Tuesday, 17 August 2021

My history of assassination: 'Assassins' Deeds'. Two American professors say it will be 'the definitive treatment of its subject for years to come'! How kind!


'As Withington observes in
 Assassins’ Deeds, his detail-rich study of the form from ancient times to the present, more often than not the best-laid plans of would-be history-changers go unrealized, as the new tends to replicate the old and the iron law of unintended consequences does its grim work. . . . Impressively researched and engagingly narrated, Assassins’ Deeds will likely stand as the definitive treatment of its subject for years to come.'

So write Jerald Podair, Professor of History and Robert S. French, Professor of American Studies, Lawrence University.  The full review is here:


Assassins' Deeds is published by Reaktion Books. It tells how assassins have been killing the powerful and famous for at least 3,000 years. Personal ambition, revenge and anger have encouraged many to violent deeds, such as the Turkish sultan who had nineteen of his brothers strangled or the bodyguards who murdered a dozen Roman emperors. More recently have come new motives like religious and political fanaticism, revolution and liberation, with governments also getting in on the act, while many victims seem to have been surprisingly careless – Abraham Lincoln was killed after letting his bodyguard go for a drink.

So do assassinations work? Drawing on anecdote, evidence and statistical analysis, Assassins’ Deeds delves into some of history’s most notorious acts, unveiling an intriguing cast of characters, ingenious methods of killing, and those unintended consequences.


Saturday, 10 July 2021

Reflections from 66

 I was there. At Wembley the day England beat West Germany in the World Cup Final. What I think I am seeing now is the best England team since that day. It may lack individuals as outstanding as some from the years in between - Bryan Robson, Gerrard, Rooney, Gascoigne, but as a team it has cohesion, and the squad has depth that allows an impressive manager to rest players and to adjust selection to the differing challenges posed by different opponents.

Some parallels with 1966 strike me. (The structure of the tournament was the same then, except there was one game fewer - no round of the last 16. If you qualified from the group you went straight into the last 8.)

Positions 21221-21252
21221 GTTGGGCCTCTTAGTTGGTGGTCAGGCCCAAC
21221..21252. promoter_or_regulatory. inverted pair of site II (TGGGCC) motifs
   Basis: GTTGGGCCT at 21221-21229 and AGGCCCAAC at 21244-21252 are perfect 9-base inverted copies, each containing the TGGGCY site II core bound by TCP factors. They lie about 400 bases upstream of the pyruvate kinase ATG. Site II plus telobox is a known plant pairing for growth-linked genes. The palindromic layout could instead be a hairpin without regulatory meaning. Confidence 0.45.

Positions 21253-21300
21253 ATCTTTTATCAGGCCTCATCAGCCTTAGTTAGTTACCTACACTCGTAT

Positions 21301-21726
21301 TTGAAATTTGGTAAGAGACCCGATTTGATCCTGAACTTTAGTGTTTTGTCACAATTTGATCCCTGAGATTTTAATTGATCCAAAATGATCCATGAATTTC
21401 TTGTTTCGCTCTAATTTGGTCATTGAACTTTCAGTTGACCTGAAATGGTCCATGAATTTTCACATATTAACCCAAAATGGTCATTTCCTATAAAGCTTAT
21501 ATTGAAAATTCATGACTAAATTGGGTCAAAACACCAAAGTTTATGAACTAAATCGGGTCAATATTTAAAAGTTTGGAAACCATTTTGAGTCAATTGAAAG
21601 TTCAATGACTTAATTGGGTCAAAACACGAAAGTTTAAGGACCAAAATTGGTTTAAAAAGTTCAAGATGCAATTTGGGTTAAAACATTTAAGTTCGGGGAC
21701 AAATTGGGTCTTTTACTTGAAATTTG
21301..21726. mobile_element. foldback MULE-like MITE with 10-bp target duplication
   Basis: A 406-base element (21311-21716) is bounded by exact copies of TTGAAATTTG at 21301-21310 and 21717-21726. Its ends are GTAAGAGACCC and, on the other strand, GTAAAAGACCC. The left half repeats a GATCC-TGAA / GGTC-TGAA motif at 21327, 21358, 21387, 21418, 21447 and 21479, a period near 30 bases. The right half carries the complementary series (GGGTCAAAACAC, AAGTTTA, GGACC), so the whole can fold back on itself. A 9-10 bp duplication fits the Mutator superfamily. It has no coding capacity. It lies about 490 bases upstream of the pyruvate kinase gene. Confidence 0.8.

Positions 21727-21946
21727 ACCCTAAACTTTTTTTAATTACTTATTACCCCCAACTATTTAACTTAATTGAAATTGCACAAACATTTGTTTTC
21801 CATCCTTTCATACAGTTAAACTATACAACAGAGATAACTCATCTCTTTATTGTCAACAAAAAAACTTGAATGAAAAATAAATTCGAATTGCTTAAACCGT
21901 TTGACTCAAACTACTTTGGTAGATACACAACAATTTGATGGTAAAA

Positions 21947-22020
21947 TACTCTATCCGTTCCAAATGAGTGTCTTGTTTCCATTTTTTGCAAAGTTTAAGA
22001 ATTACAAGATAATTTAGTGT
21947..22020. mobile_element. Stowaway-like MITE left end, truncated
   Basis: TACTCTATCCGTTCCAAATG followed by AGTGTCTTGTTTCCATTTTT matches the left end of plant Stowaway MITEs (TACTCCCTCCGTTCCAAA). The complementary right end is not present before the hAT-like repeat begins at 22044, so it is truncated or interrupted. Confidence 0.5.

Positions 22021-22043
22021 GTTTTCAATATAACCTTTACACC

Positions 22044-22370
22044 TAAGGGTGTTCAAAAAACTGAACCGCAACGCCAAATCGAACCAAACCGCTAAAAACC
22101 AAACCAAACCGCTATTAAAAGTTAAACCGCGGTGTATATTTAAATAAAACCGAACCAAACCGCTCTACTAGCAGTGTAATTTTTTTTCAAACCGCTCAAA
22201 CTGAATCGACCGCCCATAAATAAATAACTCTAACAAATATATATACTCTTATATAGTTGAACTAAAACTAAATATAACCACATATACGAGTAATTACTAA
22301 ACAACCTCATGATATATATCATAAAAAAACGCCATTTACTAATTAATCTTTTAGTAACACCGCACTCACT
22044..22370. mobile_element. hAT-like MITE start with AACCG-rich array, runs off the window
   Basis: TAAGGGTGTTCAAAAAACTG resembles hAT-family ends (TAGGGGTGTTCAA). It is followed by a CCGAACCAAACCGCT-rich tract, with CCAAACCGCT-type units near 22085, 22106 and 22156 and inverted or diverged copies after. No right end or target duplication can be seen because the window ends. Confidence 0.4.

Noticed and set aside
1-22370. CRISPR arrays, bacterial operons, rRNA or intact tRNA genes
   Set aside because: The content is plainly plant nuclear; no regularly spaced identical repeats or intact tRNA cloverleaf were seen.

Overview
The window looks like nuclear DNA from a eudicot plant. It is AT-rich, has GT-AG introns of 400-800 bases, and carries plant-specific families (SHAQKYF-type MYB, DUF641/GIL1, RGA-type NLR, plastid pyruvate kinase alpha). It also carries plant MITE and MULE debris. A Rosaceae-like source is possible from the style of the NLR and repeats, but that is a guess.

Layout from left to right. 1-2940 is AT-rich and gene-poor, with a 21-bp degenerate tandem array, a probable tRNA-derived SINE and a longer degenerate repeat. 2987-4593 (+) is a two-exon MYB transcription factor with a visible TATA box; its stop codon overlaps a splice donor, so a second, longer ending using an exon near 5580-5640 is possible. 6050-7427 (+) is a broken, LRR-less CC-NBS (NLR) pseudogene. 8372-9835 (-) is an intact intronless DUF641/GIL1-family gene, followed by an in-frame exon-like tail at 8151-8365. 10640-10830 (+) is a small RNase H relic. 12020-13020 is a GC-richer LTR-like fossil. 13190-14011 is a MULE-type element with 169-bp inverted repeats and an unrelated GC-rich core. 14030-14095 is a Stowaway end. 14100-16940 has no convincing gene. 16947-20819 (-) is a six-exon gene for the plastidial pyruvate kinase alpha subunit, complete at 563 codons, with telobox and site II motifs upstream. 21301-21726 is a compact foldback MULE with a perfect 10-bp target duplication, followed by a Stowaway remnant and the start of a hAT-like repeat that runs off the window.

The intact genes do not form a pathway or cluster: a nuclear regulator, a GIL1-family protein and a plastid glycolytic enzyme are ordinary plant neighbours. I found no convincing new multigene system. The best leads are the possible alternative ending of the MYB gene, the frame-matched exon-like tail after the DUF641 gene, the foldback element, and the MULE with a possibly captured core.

1. England did not concede a goal until the semi-final.

2. England started slowly, but improved as the tournament went on.

3. The toughest game until the semi-final was the first in the knock out stage. Against Germany this year. A narrow 1-0 win against Argentina in 1966 after the Argentines had had a man controversially sent off. 

4. England won both semi-finals 2-1, beating a very good Portugal side in 1966.

5. In 1966, England played all their games at Wembley. This year they have played all but one there.

6. In the finals, they met probably the best team in the tournament excluding England. In 1966, it was West Germany, with England coming out winners 4-2 after extra time, amid controversy over 3 of the England goals. The first came from a free kick taken while the referee seemed to be still ticking off a German defender. The third was the famous 'did-it-cross-the-line?' shot from Geoff Hurst, and play should have been halted before the fourth, as there were spectators on the pitch.

And so to tomorrow. Good luck, England!

Friday, 18 June 2021

The story of the only British prime minister to be assassinated + the murder of Cambridge's first professor of history

Spencer Perceval is the only British Prime Minister to have been assassinated. Here's the story of how he was gunned down in the Houses of Parliament in 1812. And here too is the tale of how Cambridge University's first professor of history was murdered in The Hague. I was in conversation with Andy Lake of BBC Radio Cambridgeshire about my book, 'Assassins' Deeds'.

Tuesday, 8 June 2021

Do petrol cars have a future? I was asking the question back in 1973